As my last race before Challenge Roth, the Century Tuna 5150 Triathlon was supposed to be the perfect tune-up: not too long, so recovery would be fast, but a significant hit-out to make sure all systems are GO.
I kind of got what I wanted from this race, and then some!
It was a pretty easy drive from Manila to Subic on Saturday, about 2.5 hours from the time I left my home to the time I got to race central, the Subic Bay Exhibition and Convention Center (SBECC).
Inside, the place was already abuzz with participants and companions milling about the expo. I picked up my race packet, which took less than five minutes: showing them my ID, signing waivers and receiving the bib numbers and loot bag, getting my timing chip and making sure it registered properly on a timing mat.
I opted not to get my race number tattoos applied; I could always put them on myself the next morning and knowing me, most of the tattoo would have come off before the race.
I had just enough time between that and the Meet the Pros press conference to go check my bike into Transition 1 at the former Subic International Raceway. It was a different location from last year and would be the only time I’d have to scope out the swim course and how to move through transition.
Before checking Mako in, I decided to take a short spin in the surrounding area just to make sure my gears were working properly. It was humid even though the sun wasn’t beating down hard, and I found myself sweating heavily. A headwind had also picked up, so I didn’t push myself in the ride (as most people are likely to do excitedly the day before a race).
I hightailed it back to SBECC for the Meet the Pros presscon moderated by 5150 host Chiqui Reyes.
The Century Tuna 5150 Triathlon had a stellar line-up of pros this year; most of them I’ve come to know through MaccaX! We had Justin and Belinda Granger, staples of the Asian racing circuit, Michael Murphy and Eric Watson who are Macca’s proteges, and Caroline Steffen racing her first Olympic distance. As we all know, she’s being coached by Macca, so I asked her what he had her do in preparation for this race. She said, “He told me to race it hard… we did some speedwork on the track, definitely different from the slower high-mileage stuff I’m used to doing for long distance.”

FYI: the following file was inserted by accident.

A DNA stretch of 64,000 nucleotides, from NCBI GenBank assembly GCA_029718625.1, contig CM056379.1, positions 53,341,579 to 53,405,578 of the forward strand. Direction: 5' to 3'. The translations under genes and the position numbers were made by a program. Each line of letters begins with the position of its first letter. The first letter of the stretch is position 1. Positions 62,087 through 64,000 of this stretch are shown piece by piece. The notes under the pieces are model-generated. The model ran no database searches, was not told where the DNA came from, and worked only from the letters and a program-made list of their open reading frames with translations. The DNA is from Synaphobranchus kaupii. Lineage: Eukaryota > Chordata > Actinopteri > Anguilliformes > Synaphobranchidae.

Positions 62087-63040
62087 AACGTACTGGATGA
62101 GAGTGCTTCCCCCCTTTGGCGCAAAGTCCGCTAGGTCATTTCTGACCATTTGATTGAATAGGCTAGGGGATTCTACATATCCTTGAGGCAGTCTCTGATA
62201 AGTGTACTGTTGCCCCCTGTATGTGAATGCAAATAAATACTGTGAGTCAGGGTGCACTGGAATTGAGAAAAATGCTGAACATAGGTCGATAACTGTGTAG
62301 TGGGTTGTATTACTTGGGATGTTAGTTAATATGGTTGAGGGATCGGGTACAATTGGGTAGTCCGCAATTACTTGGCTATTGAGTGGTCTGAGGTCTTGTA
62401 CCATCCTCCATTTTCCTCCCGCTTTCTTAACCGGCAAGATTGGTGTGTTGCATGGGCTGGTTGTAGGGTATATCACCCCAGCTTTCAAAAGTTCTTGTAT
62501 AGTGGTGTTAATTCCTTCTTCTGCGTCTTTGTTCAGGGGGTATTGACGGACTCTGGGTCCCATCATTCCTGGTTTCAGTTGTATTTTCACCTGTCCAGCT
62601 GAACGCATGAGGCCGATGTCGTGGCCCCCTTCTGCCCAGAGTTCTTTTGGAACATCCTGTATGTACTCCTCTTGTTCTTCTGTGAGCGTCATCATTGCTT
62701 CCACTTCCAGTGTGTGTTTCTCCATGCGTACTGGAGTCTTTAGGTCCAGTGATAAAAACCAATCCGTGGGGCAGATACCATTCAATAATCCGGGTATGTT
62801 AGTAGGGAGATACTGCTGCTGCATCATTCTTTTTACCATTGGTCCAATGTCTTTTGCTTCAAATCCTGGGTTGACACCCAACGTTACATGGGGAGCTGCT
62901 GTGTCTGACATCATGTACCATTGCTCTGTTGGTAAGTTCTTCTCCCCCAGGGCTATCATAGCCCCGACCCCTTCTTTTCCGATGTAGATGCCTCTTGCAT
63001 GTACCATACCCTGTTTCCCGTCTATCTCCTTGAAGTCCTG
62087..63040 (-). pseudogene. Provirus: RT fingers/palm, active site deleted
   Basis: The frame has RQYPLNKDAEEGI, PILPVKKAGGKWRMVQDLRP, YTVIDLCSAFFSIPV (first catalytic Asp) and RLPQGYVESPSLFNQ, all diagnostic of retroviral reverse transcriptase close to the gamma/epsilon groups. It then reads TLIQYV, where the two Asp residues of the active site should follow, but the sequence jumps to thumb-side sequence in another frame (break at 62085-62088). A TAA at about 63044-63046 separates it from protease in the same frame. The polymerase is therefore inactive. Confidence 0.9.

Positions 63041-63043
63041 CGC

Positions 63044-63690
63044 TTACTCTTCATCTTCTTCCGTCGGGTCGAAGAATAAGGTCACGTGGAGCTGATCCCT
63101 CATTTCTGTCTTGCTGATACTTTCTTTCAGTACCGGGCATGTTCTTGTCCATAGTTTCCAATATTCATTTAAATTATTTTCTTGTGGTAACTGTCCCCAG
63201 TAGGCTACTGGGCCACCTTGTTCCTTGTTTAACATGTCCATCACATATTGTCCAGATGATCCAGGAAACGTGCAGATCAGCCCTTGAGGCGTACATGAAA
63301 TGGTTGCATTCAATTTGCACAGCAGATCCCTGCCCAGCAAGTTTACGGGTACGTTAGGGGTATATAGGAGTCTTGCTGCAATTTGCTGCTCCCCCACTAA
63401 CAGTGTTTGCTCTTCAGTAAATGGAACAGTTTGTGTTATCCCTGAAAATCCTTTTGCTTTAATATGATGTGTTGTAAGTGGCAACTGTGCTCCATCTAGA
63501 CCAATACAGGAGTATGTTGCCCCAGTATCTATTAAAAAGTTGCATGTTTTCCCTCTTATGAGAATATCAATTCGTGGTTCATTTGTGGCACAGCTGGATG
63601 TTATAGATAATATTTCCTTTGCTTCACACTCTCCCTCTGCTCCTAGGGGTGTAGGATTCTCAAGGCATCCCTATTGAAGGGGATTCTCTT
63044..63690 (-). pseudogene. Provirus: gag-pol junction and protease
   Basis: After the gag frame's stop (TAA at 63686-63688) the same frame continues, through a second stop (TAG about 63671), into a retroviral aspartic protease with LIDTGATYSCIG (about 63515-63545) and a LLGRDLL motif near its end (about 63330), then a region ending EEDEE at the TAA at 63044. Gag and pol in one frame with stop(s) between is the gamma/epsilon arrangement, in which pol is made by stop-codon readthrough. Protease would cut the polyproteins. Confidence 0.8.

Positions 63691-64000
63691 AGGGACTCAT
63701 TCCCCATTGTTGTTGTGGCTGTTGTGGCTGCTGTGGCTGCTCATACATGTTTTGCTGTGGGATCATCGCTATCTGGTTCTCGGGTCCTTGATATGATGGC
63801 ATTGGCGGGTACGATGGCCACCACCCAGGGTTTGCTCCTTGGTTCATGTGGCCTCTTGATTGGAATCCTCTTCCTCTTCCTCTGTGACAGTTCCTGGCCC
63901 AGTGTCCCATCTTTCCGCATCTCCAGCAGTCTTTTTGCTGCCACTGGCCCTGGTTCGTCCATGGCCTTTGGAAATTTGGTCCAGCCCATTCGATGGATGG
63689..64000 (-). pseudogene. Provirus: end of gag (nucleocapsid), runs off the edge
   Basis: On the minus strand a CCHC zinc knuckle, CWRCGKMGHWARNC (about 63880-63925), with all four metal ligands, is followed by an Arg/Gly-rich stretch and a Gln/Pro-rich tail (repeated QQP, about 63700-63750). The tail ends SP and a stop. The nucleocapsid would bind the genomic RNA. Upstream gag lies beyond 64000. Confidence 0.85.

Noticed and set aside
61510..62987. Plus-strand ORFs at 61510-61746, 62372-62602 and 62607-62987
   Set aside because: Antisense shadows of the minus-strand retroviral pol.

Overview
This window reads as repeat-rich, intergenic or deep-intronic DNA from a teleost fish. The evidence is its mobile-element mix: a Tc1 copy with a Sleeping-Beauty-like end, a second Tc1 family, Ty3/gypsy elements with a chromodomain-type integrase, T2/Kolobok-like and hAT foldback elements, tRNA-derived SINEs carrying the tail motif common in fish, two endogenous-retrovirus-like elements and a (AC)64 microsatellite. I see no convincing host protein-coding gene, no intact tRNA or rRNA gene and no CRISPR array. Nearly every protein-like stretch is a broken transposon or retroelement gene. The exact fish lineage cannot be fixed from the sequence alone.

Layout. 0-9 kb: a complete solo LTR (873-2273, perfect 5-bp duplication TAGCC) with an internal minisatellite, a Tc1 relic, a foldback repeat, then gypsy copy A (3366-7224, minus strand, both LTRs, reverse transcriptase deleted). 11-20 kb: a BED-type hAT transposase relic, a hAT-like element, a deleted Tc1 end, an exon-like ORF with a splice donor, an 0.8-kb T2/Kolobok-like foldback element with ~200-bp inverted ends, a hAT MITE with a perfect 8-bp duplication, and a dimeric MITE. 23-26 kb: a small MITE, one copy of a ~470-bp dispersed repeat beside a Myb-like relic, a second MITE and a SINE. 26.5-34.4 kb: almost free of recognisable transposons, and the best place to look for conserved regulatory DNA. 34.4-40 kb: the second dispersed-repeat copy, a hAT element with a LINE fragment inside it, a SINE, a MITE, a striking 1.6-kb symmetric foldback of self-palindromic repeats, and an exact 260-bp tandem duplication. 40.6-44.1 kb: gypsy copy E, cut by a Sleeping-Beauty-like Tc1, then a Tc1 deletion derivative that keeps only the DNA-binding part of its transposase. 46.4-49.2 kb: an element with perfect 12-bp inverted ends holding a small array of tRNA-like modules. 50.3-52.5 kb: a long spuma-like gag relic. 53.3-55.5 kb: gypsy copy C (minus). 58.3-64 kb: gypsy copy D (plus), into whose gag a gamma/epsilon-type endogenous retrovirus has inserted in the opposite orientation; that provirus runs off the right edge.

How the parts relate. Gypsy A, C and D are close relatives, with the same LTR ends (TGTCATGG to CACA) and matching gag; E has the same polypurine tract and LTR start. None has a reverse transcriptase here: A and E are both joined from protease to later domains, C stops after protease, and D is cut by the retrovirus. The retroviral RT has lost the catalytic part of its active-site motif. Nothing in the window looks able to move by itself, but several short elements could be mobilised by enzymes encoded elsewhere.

It was wonderful to hear that Century Tuna had renewed its commitment to the race for three more years. This event has grown from 300 participants in 2012, to 900 participants last year, to a little over 1,200 participants this year. This makes Century Tuna 5150 the largest single-event Olympic distance triathlon in the Philippines.
Aside from having to check our bikes in the day before, we also had to bag our Transition 2 (run) gear and check that in at the expo. With butterflies in my tummy, I put my Mizuno Wave Sayonara shoes and Otterbox visor into a bag and tied it tight, hoping I would be able to find it in transition the next day.
Then it was time for the carboloading dinner and an early night.
I opened my eyes at 4am. All was quiet. Then suddenly the heavens opened and it rained torrents! It felt like last year’s Ironman 70.3 in Cebu, when it was raining all the way up until an hour before gunstart. I knew triathlons push through rain-or-shine, so I dutifully got my stuff in order and trooped off to Transition 1.